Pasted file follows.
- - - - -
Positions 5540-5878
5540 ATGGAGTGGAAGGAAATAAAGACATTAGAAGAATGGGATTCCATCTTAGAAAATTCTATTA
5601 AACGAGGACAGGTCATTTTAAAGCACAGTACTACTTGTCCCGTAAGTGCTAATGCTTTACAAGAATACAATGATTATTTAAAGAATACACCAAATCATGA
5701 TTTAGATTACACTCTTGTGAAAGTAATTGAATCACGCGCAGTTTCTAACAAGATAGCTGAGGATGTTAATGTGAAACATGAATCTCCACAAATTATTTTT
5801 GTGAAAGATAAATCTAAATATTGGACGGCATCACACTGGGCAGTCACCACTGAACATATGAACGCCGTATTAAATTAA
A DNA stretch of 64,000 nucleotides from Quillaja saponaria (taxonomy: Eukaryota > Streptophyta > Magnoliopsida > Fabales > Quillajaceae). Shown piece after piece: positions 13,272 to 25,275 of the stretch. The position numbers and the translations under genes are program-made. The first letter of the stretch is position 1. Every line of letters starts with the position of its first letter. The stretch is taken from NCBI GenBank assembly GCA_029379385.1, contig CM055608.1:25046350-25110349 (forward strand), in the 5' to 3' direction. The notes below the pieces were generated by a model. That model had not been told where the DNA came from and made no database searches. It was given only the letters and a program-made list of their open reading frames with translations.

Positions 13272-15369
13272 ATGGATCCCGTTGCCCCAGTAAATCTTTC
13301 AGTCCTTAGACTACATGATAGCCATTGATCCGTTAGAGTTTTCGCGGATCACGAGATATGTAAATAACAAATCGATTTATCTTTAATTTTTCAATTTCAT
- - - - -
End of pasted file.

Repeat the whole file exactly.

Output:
Positions 5540-5878
5540 ATGGAGTGGAAGGAAATAAAGACATTAGAAGAATGGGATTCCATCTTAGAAAATTCTATTA
5601 AACGAGGACAGGTCATTTTAAAGCACAGTACTACTTGTCCCGTAAGTGCTAATGCTTTACAAGAATACAATGATTATTTAAAGAATACACCAAATCATGA
5701 TTTAGATTACACTCTTGTGAAAGTAATTGAATCACGCGCAGTTTCTAACAAGATAGCTGAGGATGTTAATGTGAAACATGAATCTCCACAAATTATTTTT
5801 GTGAAAGATAAATCTAAATATTGGACGGCATCACACTGGGCAGTCACCACTGAACATATGAACGCCGTATTAAATTAA
A DNA stretch of 64,000 nucleotides from Quillaja saponaria (taxonomy: Eukaryota > Streptophyta > Magnoliopsida > Fabales > Quillajaceae). Shown piece after piece: positions 13,272 to 25,275 of the stretch. The position numbers and the translations under genes are program-made. The first letter of the stretch is position 1. Every line of letters starts with the position of its first letter. The stretch is taken from NCBI GenBank assembly GCA_029379385.1, contig CM055608.1:25046350-25110349 (forward strand), in the 5' to 3' direction. The notes below the pieces were generated by a model. That model had not been told where the DNA came from and made no database searches. It was given only the letters and a program-made list of their open reading frames with translations.

Positions 13272-15369
13272 ATGGATCCCGTTGCCCCAGTAAATCTTTC
13301 AGTCCTTAGACTACATGATAGCCATTGATCCGTTAGAGTTTTCGCGGATCACGAGATATGTAAATAACAAATCGATTTATCTTTAATTTTTCAATTTCAT